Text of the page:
Skip to main content

Dell’s modular laptops can be dismantled in under a minute — no screws required

Modern laptop design has dug itself into a hole.

Many of the best laptops have increasingly resorted to soldering down components to keep devices thinner, but that has meant worse repairability and more e-waste. Dell’s Concept Luna is an attempt at an answer to this problem, and the latest developments show some serious potential in shaking up the way laptops are manufactured and maintained.

Someone taking apart a Dell Concept Luna laptop.

Concept Luna has been in the works for years now, but the idea is simple: create a closed-loop system for creating, repairing, and reusing laptop parts. In a demonstration of just how far Dell engineers have taken the concept, I watched a laptop get completely disassembled in well under 60 seconds. I don’t just mean swapping out RAM or memory, either.

The Concept Luna that I saw in person looked like a premium laptop on the surface. But no less than a minute later, all of its components had been removed, including the battery, display, and entire motherboard.

We’ve seen laptops like the Framework Laptop take a similar philosophy, but Concept Luna takes things to another level by removing the need for screws entirely.

Dell's Concept Luna Laptop Can Be Torn Down in Under 60 Seconds #shorts

One small tool can pop off the keyboard through the Kensington lock, giving access to the internals from above rather than below. From there, each component snaps together like Lego pieces, even including the battery. The display was the only component that required detaching an actual connection, but even that was removed in a matter of seconds.

“It can take recycling partners more than an hour to disassemble a PC with today’s technology, held together with screws, glues and various soldered components,” Dell stated in a press release, describing the need for a better way of manufacturing laptops. “Concept Luna could dramatically simplify and accelerate repair and disassembly processes, making components more accessible and expanding opportunities for reuse.”

Reusing old PC parts is good both for the environment and for Dell’s bottom line.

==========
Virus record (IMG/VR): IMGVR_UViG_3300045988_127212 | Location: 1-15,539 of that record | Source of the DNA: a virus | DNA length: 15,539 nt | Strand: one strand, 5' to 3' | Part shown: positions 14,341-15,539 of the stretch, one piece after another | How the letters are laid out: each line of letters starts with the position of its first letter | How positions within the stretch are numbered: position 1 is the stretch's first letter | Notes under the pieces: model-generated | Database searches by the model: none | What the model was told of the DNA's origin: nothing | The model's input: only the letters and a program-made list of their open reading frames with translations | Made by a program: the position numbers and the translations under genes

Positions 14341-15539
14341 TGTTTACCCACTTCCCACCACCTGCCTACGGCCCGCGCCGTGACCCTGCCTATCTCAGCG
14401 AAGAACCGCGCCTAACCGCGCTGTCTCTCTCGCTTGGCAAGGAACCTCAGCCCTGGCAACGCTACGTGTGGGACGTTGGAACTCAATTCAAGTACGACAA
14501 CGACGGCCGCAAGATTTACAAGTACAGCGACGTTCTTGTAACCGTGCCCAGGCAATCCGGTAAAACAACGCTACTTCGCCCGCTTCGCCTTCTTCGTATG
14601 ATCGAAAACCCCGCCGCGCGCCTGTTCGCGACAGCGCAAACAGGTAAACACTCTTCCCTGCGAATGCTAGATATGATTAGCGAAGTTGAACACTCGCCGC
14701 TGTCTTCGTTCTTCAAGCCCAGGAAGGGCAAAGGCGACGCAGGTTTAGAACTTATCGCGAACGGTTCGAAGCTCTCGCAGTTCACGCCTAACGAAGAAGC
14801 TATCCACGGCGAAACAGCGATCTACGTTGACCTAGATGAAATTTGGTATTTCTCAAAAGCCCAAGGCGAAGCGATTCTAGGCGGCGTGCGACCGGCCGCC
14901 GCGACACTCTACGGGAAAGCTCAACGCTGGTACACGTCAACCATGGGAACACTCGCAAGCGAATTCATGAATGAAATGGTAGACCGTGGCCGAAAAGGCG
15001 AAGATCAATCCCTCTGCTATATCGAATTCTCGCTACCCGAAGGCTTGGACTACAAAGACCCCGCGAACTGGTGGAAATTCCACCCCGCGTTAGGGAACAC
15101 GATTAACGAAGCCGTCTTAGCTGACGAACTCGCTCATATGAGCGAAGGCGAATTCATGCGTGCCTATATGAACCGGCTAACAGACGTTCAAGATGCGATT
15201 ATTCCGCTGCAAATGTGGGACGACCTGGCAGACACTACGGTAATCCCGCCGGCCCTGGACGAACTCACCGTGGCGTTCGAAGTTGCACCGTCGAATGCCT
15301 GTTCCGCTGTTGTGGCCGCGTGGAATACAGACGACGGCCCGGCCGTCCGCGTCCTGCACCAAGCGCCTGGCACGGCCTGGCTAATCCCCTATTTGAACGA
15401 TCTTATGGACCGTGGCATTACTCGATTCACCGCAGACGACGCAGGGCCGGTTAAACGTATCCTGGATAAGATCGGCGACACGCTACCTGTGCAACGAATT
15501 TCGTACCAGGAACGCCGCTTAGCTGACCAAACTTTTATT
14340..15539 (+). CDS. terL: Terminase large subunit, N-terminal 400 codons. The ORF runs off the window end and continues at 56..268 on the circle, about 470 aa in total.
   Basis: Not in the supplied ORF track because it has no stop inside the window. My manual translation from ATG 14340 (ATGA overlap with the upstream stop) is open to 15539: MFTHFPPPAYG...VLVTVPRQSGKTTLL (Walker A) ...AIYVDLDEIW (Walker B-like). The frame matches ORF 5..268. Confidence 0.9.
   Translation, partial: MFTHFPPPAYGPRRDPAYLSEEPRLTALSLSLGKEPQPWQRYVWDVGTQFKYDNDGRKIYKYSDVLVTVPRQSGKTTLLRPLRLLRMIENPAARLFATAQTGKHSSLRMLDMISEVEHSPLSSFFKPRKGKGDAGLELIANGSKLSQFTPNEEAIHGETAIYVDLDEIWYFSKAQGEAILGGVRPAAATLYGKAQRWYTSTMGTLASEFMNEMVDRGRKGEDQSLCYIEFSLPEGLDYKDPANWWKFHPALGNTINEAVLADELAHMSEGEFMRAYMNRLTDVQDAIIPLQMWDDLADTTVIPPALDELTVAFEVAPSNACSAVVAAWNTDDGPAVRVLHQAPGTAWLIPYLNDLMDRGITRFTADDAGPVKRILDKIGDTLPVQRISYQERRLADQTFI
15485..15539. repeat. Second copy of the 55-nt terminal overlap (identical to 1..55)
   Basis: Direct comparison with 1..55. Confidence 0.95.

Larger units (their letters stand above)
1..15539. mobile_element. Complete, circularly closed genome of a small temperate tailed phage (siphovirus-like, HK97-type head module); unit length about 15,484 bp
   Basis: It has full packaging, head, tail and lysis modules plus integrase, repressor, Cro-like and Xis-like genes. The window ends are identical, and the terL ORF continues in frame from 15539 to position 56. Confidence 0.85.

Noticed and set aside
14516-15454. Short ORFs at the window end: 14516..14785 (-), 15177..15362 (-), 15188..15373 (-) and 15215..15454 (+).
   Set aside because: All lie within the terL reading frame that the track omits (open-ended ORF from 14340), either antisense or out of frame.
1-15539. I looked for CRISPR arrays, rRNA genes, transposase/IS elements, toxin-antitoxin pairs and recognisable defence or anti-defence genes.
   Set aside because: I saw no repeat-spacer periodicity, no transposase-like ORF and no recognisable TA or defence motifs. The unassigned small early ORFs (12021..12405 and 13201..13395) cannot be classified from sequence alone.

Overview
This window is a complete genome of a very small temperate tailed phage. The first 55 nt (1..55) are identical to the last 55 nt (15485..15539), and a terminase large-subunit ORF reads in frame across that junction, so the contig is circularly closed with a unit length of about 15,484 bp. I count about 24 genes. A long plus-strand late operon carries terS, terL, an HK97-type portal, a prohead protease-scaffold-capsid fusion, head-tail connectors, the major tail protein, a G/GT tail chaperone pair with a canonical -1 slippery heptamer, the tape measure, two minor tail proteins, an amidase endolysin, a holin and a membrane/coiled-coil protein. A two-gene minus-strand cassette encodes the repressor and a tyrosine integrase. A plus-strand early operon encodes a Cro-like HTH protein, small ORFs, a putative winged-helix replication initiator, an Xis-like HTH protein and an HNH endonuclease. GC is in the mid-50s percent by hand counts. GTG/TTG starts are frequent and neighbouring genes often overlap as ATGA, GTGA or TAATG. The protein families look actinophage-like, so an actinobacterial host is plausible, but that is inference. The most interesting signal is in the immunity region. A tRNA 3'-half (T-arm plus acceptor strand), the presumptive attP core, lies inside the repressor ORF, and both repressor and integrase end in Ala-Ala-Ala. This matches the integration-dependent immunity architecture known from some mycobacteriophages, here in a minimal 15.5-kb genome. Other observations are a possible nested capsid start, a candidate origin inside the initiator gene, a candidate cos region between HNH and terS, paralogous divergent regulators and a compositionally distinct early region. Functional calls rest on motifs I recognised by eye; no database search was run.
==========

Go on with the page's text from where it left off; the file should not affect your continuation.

It’s not hard to imagine how a laptop built like this could be useful. Easily repairing a laptop comes to mind, as does upgrading it yourself. Of course, I imagine not all of these parts wouldn’t be components you could just buy off the shelf. That’s why Dell imagines selling it in a “PC as a service” model — something that’s sent in when it needs an upgrade or a fix.

That’s where Concept Luna’s more ambitious experiments play out. Dell was demoing a fully automated disassembly robot that could do  After all, robots might be the only things that hate screws more than people. To give you an idea of just how efficient this could be at scale, Dell said the robot was operating at just 5% of its full speed.

A robot arm removing a motherboard from a laptop.

So intuitive, in fact, that not only could a person do it themselves — so could a robot. Demoed in conjunction with the laptop itself, Dell also showed how a completely automated system could turn these modular laptops into a sustainable business. After all, reusing old PC parts is good both for the environment and for Dell’s bottom line.

“By marrying Luna’s sustainable design with intelligent telemetry and robotic automation, we’ve created something with the potential to trigger a seismic shift in the industry and drive circularity at scale,” Dell stated in its press release. “A single sustainable device is one thing, but the real opportunity is the potential impact on millions of tech devices sold each year, and optimizing the materials in those devices for future reuse, refurbishment or recycling.”

The robot arm of Concept Luna laptops being repaired.

That “telemetry” is a series of smart sensors that can detect the health of each of the removable components of the device. From there, you’re seconds away from this robot arm popping off the keyboard with its suctions, selecting the right tool, and pulling out the component. Dell says this is important because oftentimes, only specific components will get the majority of wear and tear for one particular person. For example, someone who docks their laptop might not ever use the keyboard, while someone else might type on it all day.

“Our Concept Luna evolution can equip and connect individual components to telemetry to optimize their lifespans. At its simplest, it’s akin to how we maintain our vehicles, we don’t throw away the entire car when we need new tires or brakes.”

Through Concept Luna, Dell clearly hopes it can revolutionize the way laptops are made, sold, and maintained. It’s certainly ambitious. Moving all its operations to something inspired by Concept Luna would be a major transition for Dell, but something drastic is needed to solve the problem.

I, for one, am happy that Dell is taking the problem of e-waste seriously by continuing to invest in Concept Luna — even if it may be many years before it comes to fruition.

Editors' Recommendations